Where did 20-Something Catholics go?

Maybe I’m overstating it, but I can’t help thinking that Archbishop Dolan has made it…acceptable…to talk about the sensitive subject of Catholics leaving the church.

We all know there are a lot of lapsed Catholics out there. In New York, it seems that every third or fourth person you meet is a cradle Catholic who no longer goes to church (at least not more than a few times a year).

In fact, the second largest “religious” group around, after Catholics, is probably lapsed Catholics. (Then…mainline Protestants, Jews, lapsed mainline Protestants and secular Jews. See a trend?)

But I think that the Catholic Church in the U.S. was, for a long time, loath to address this painful and somewhat embarrassing subject. When Dolan came to New York, though, he talked at his opening press conference about the fundamental problem of losing people to secularism.

When studies showed last year that something like a third of Catholics have left the church, Dolan addressed it right away.

When he was elected president of the U.S. Bishops Conference, he talked about it again.

He told the NYT’s Laurie Goodstein that he regretted seeing long lines of people on Fifth Avenue heading for Abercrombie and Fitch rather than St. Patrick’s.

He said: “And I thought, wow, there’s no line of people waiting to get into St. Patrick’s Cathedral, and the treasure in there is of eternal value. What can I do to help our great people appreciate that tradition?”

Since then, I’ve noticed a good number of Catholic blogs and websites addressing the “exodus” from their church. Conservatives say the church needs to be more orthodox, liberals that the church needs to be more understanding and less harsh.

No surprises there.

So it’s interesting to me that Fordham U is hosting a two-day conference, Jan. 28 and 29, called “Twenty-Somethings and the Church: Lost?”

Dozens of scholars will be taking on the central question of why young Catholic adults are drifting away.

An intro says this: “Twenty-somethings raised as Catholics are swelling the ranks of the religiously unaffiliated.  Even those who continue to identify as Catholic are regularly absent from the pews and are likely to judge faith less important in their lives than did their parents and grandparents. Yet many twenty-somethings hold traditional beliefs about God, prayer, and life after death; many express spiritual yearnings and the desire to serve.”

One session will look like this: “Sex and the City of God/Hooking up, casual sex, cohabitation, later marriages, and same-sex relationships are cultural realities for twenty-somethings. How does this affect young adults’ ties to Catholic communities, teaching, and values, and their own desires for lives of integrity and wholeness?”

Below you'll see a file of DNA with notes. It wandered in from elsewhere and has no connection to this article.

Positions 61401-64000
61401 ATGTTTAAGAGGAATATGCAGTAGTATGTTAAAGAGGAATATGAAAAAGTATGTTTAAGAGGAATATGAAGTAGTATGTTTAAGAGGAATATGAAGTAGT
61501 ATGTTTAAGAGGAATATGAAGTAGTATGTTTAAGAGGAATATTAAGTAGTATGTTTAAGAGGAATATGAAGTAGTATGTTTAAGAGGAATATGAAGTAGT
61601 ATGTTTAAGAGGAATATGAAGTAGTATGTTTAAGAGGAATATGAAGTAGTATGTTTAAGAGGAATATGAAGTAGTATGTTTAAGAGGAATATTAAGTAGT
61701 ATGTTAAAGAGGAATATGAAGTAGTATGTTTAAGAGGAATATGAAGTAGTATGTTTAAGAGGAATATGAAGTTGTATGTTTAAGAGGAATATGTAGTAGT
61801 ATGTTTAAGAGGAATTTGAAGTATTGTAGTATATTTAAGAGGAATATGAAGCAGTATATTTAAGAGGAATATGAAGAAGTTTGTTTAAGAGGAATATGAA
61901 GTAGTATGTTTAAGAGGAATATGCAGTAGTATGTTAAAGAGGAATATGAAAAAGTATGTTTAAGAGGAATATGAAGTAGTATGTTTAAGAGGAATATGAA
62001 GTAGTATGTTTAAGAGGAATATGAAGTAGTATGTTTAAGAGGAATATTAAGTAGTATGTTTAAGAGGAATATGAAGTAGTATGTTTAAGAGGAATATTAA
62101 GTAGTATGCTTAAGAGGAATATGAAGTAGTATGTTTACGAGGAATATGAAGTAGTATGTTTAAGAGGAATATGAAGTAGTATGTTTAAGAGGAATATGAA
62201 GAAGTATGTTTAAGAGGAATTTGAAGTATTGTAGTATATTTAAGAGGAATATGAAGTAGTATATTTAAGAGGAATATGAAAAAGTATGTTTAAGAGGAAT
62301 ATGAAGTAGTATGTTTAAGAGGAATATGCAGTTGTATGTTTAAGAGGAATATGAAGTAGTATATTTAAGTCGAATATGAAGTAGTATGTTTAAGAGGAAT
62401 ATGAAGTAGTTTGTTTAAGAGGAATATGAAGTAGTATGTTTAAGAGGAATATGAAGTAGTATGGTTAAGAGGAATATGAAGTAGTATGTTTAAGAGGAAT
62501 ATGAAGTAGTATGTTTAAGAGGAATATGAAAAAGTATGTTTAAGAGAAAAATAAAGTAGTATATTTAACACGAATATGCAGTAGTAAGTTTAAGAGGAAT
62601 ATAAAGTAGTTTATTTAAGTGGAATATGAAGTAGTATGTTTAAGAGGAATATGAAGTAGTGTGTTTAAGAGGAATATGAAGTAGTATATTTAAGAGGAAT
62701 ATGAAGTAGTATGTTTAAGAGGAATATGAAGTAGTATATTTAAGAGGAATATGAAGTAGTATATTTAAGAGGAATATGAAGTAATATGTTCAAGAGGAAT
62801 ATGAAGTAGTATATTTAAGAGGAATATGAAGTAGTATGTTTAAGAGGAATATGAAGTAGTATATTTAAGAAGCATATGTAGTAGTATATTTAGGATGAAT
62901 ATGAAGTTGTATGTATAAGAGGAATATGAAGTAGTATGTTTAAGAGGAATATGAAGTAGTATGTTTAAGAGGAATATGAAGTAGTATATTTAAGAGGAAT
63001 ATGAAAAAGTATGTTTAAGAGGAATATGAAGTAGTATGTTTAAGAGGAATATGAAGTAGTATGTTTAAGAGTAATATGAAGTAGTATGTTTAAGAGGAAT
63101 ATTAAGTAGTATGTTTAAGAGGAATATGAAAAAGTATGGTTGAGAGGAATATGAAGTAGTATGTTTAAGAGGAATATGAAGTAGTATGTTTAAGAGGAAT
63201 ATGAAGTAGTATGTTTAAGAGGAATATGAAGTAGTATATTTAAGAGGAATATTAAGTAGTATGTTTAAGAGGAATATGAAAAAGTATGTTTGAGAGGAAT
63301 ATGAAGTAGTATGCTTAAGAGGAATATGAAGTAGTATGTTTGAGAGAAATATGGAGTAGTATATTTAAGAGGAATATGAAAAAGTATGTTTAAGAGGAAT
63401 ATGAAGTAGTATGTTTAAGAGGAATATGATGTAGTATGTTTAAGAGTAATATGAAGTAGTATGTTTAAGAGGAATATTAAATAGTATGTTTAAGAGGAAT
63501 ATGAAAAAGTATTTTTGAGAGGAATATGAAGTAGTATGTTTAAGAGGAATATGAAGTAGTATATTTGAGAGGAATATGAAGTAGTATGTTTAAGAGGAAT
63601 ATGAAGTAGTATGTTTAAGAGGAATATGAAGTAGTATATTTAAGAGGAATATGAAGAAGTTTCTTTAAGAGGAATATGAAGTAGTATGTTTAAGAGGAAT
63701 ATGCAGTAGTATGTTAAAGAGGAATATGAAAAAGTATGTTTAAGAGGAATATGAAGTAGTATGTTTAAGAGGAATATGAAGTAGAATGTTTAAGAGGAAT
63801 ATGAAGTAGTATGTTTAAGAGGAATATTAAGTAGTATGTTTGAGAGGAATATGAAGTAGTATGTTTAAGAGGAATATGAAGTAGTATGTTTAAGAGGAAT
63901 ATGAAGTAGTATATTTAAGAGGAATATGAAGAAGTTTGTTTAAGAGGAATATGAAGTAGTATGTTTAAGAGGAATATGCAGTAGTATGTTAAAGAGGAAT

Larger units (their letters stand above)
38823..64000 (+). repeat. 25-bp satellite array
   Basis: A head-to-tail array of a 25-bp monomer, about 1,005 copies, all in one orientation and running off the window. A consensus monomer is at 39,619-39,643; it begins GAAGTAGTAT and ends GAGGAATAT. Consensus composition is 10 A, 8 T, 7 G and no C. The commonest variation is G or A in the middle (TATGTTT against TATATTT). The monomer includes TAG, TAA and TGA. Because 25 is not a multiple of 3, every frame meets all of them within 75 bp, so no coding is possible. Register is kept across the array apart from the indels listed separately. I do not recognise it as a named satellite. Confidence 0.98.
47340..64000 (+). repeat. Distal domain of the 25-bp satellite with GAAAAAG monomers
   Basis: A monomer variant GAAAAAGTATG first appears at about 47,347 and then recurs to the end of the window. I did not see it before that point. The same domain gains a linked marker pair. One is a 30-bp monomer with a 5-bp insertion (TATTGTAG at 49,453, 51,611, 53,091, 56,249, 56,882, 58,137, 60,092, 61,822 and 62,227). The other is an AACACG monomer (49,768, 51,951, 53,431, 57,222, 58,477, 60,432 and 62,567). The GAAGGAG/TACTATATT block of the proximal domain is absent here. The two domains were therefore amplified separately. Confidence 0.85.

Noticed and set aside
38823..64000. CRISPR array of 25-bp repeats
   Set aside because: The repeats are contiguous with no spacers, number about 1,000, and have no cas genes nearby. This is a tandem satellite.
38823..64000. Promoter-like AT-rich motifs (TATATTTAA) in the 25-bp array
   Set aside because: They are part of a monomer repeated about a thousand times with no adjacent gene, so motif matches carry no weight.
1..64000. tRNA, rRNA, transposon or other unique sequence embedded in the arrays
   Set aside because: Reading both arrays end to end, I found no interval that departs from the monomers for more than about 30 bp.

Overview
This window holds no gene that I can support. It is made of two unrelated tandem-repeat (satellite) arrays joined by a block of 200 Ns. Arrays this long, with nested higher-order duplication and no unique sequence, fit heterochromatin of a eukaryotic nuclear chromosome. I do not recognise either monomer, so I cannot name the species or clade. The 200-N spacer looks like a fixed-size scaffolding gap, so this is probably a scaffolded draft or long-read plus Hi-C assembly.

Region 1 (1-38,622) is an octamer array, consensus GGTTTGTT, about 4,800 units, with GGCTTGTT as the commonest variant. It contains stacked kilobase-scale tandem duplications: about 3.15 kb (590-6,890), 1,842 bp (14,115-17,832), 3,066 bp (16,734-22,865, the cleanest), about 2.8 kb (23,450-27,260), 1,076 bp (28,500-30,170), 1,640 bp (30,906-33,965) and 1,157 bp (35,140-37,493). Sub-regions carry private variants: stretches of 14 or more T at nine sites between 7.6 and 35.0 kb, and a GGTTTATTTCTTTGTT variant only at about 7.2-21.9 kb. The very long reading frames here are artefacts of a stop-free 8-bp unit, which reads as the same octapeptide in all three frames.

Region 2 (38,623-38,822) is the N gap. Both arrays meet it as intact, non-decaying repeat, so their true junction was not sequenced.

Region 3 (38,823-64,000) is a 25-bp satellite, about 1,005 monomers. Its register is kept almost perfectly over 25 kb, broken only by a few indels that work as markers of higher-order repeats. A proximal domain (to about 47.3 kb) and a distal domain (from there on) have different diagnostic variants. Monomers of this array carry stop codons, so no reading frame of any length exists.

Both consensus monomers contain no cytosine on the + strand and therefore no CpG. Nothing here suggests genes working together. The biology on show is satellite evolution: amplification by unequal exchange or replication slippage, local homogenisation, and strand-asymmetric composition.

“Frenemies?  Popular Culture and Catholic Culture/The complex encounter between church and culture:  How do twenty-somethings navigate the varied terrains of church culture and popular culture?  How does the church engage the media-saturated, sensory-charged, and socially-networked lives of twenty-somethings?”

One of the presenters on the first night will be the academic Robert Putnam, author of the seminal work about social disconnection “Bowling Alone.”

You have to figure he will address the question of why so many Catholics are Praying Alone or not at all.

For a new year, a new Ten Commandments?

Moment magazine, offering that the Ten Commandments have “become a contentious subject in the United States, emerging at the heart of the culture wars,” has asked a bunch of scholars to weigh in on the current relevance of the Big 10.

It makes for provocative reading, I would say. (I realize that Judge Roy Moore would probably not approve of this exercise, but it’s unlikely that he reads Moment or this blog.)

Here are some snippets:

Michael J. Broyde, academic director of the Law and Religion program at Emory University’s Law School: “Our secular culture concludes that everything is relative and that all dilemmas need to be examined in context—there is very little that is always “right” or “wrong,” these voices claim. The Jewish tradition, through its framing of law in general, reminds us that while some parts of law are subjective and determined by the norms around us (particularly things like “what do words in a contract mean”), objective morality is the core of an ethical society.”

Rebecca Newberger Goldstein, philosopher and prominent author: “The commandments don’t strike me as ethically illuminating for today’s world, nor are they so inspired as to suggest divine authorship. Quite the contrary, they are readily explainable as deriving from a Bronze/Iron Age people who created rules that would promote internal cohesion.”

Randy Cohen, who writes “The Ethicist” column in The New York Times Magazine: “Instead of the First, I would like to see a commandment to build an egalitarian society; for the Second, I would substitute the Golden Rule, and I would replace the Third with environmental ethics, the injunction not to destroy the earth but to create a green and healthy world.”

Jon D. Levenson, the Albert A. List Professor of Jewish Studies at Harvard: “The truth is that neither biblical nor rabbinic traditions speak of the Decalogue as applicable to universal humanity.”

Mark Rooker, who teaches at Southeastern Baptist Theological Seminary in Wake Forest, NC: “The Ten Commandments are the foundational laws for civilization.”

Ambassador Akbar Ahmed, the Ibn Khaldun Chair of Islamic Studies at American University in Washington, DC: “Commentators in America constantly talk of the Judeo-Christian tradition, but if we were to use the Ten Commandments as the yardstick, then America is very much a Judeo-Christian-Islamic nation. Muslims unequivocally believe in the Ten Commandments.”